Látrabjarg is a 14 km long cliff in the West Fjords
Updated: Apr 2
Látrabjarg is not an easy place to describe, and one must experience it to really understand its scale. It is a vast natural wonder consisting of multiple layers of hard rocks formed in repeated eruptions over millions of years. And ever since, it has been battling the ocean and its strong and unforgiving currents to defend this remote part of Iceland. Currents here are so unpredictable and strong that no captain in his right mind dares to come anywhere close to the cliffs. If the current grabs your vessel and brings it to the cliffs, you can be sure that it will be smashed into pieces in a matter of days and sometimes even hours. It is a monument to the two strong and long-lasting forces that constantly fight each other in Iceland: The magma luring close to the surface contributes to the land with continual eruptions, and the ocean breaks everything apart it can throw its waves at. These are the powerful forces you need to keep in mind when you stand on the top of Bjargtangar cliffs, the westernmost part of Iceland, trying to avoid dizziness amid millions of screaming birds of various species.
The landscape’s mere size can make you lightheaded.
Altogether, it is a 14 km long cliff along the shoreline from the cove Keflavík westward to Bjargtangar. The highest point is measured at 444 meters. Standing by the edge fills you with a whirling sensation, which doesn't seem to fade even though you stay at the top for a while. It is an intimidating feeling even for people who are not scared of heights. And little do the non-stop cries of birds help fight this feeling. But without a doubt, it offers a stunning sight of monstrous cliffs. When you are at Látrabjarg, you will feel as if you might as well be at the edge of the world. It consists of four cliffs, Keflavíkurbjarg, Látrabjarg, Bæjarbjarg, and Breiðavíkurbjarg. Indeed, the experience will stay with you for a long time afterward. If you are near the edge with a camera pressed to your face, don't move until you have a clear sight and have moved the camera away from your eyes and nose. Unfortunately, Bjargtangar has witnessed some heartbreaking accidents by the cliffs, and at the edge, so it is not as safe as it seems.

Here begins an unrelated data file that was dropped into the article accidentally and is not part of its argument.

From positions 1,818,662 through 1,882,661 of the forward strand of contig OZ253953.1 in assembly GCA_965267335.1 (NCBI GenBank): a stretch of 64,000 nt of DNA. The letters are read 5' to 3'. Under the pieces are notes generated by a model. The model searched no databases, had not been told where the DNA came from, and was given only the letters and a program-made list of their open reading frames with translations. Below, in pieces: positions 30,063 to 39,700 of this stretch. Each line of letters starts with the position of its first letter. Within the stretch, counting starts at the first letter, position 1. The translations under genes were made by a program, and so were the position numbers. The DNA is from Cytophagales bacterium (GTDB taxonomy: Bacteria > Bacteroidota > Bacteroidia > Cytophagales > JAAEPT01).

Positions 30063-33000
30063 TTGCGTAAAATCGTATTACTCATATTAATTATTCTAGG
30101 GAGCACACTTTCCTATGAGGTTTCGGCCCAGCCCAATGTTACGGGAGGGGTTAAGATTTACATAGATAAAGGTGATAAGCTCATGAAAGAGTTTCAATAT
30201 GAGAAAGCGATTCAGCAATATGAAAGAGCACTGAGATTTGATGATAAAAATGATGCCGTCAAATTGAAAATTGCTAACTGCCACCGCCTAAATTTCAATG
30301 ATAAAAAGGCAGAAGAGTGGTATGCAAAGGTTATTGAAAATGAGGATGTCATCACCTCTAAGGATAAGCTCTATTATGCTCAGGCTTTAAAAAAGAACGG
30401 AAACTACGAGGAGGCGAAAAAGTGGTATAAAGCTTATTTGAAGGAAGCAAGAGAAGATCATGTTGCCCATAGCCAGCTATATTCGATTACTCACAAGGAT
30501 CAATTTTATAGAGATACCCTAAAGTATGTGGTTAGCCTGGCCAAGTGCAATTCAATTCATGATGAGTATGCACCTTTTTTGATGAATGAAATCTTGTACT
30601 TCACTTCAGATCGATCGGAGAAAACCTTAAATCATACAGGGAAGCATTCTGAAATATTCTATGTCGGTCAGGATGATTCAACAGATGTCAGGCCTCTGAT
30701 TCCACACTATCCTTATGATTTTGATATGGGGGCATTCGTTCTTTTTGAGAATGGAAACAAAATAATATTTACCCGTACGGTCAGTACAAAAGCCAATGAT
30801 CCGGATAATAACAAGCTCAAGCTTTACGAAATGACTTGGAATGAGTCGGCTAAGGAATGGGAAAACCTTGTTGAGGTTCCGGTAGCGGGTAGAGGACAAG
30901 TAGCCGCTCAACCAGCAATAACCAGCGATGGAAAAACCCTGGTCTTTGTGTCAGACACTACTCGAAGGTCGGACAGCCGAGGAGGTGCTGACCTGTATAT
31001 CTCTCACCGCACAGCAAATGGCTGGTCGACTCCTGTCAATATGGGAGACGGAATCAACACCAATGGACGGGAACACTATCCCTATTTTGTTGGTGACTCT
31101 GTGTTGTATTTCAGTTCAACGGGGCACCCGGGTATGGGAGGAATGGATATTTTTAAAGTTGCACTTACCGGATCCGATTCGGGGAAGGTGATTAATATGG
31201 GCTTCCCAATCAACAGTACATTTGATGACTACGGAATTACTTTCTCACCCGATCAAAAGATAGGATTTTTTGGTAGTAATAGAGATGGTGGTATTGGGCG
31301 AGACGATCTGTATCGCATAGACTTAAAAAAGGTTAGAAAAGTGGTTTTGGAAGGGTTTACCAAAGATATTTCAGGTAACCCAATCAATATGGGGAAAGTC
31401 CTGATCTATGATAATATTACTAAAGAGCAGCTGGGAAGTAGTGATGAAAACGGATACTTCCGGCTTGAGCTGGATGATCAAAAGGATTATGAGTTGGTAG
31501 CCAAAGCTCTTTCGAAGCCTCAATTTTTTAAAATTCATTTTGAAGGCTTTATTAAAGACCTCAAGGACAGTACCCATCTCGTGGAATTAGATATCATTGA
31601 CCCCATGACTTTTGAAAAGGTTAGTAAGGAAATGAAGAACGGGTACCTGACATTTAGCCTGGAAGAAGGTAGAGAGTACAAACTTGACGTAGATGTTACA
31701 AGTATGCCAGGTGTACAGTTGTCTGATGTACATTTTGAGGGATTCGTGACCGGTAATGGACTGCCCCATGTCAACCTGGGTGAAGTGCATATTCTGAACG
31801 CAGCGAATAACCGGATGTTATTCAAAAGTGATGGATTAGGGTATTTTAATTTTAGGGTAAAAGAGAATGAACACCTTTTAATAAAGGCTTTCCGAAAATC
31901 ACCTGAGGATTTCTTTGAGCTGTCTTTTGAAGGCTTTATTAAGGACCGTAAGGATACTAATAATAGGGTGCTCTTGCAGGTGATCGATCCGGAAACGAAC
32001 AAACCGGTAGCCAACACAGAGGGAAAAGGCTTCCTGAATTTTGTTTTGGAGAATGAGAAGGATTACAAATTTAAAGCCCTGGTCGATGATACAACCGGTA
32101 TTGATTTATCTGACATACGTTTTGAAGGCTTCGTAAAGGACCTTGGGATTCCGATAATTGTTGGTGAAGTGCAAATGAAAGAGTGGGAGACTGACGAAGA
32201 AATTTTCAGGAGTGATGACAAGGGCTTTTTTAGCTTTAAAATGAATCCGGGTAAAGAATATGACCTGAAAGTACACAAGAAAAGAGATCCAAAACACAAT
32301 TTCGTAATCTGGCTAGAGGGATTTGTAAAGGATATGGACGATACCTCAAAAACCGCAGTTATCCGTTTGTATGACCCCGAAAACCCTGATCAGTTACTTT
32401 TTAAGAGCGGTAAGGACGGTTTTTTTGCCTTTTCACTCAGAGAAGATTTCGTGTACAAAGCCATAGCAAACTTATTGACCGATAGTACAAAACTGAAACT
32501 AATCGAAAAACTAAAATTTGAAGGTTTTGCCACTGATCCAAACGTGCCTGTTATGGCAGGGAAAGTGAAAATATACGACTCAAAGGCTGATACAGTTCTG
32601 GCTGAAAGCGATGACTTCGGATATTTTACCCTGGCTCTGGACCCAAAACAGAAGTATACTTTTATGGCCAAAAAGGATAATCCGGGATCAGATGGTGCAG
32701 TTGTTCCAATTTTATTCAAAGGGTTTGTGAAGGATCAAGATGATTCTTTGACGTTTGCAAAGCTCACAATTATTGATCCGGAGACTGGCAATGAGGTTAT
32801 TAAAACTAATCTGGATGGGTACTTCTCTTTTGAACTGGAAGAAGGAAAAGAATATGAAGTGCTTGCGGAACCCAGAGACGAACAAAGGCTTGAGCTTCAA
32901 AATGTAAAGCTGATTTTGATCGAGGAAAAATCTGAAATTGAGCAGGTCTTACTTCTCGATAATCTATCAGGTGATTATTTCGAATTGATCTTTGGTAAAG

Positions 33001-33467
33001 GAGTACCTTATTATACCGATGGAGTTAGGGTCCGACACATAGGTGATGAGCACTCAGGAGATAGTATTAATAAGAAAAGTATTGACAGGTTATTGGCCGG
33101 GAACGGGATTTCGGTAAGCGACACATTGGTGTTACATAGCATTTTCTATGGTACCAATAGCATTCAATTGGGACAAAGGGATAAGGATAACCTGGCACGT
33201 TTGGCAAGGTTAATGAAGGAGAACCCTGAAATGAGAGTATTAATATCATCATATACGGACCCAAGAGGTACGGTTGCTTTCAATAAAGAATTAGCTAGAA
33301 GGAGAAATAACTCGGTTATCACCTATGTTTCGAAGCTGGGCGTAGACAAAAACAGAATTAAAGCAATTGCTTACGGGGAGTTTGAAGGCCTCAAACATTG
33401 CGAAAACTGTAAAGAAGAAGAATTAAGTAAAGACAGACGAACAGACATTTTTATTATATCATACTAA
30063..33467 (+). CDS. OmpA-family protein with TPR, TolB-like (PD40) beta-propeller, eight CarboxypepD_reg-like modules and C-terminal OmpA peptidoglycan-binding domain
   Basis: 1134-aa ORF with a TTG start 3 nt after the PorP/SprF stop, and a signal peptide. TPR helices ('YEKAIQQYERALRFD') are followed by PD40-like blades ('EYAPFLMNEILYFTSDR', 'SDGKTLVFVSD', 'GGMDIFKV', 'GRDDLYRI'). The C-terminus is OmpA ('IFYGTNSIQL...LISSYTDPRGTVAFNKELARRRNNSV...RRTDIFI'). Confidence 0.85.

One of the largest bird colonies in the world
The cliffs are home to millions of birds, including puffins, northern gannets, guillemots, and razorbills. Látrabjarg is, indeed, Europe's largest bird cliff. The area is free of the very few predators we have in Iceland, like foxes, making the birds quite fearless. In particular, the puffins, frequently venture into the upper, grassy parts of the cliffs, digging deep holes to build their own comfortable living quarters. For centuries, the cliff had been a food source, and people used to be rappelled down from the edge each year, adding birds and eggs to their protein. Látrabjarg is a fantastic place to observe birds in their natural habitat. But please, understand the danger involved if you try to approach the edge. Down at the bottom of the cliffs are seal communities. So, for many living creatures, it is a sanctuary rather than a hostile terrain.
Hiking is always the best and most rewarding way to travel in Iceland.
Hiking along the edge is like being on top of the world. But, be careful and don't cross the white line painted on the sheer side. The dizziness may result in one fatal misstep. If you want to observe and photograph the birds, lay down on your stomach with only your head over the edge. There are also some hiking trails in the southwestern part of the West Fjords. One of the most interesting among them is the one by the cliff.